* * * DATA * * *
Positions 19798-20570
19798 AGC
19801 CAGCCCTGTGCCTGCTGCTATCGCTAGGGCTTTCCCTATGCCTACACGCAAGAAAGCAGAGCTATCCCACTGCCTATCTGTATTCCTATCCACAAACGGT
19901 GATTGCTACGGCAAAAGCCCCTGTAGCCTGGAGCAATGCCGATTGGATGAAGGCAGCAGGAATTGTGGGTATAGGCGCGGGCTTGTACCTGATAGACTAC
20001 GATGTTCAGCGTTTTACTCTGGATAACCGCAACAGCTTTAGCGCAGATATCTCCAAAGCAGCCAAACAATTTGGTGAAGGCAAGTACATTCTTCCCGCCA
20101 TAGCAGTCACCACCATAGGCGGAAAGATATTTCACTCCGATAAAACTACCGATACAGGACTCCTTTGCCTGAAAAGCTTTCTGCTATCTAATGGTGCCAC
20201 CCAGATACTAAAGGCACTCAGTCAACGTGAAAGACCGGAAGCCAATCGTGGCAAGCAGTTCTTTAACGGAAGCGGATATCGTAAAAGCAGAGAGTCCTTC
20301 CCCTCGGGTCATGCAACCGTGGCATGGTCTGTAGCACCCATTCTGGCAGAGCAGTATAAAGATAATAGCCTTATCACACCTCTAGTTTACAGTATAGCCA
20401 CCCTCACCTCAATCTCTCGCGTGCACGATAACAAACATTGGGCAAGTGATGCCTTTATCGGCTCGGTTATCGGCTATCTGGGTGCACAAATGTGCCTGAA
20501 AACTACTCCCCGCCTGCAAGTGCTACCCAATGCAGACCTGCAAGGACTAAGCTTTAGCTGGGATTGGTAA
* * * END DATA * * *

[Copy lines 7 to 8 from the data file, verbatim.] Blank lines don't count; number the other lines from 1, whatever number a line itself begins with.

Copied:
20201 CCAGATACTAAAGGCACTCAGTCAACGTGAAAGACCGGAAGCCAATCGTGGCAAGCAGTTCTTTAACGGAAGCGGATATCGTAAAAGCAGAGAGTCCTTC
20301 CCCTCGGGTCATGCAACCGTGGCATGGTCTGTAGCACCCATTCTGGCAGAGCAGTATAAAGATAATAGCCTTATCACACCTCTAGTTTACAGTATAGCCA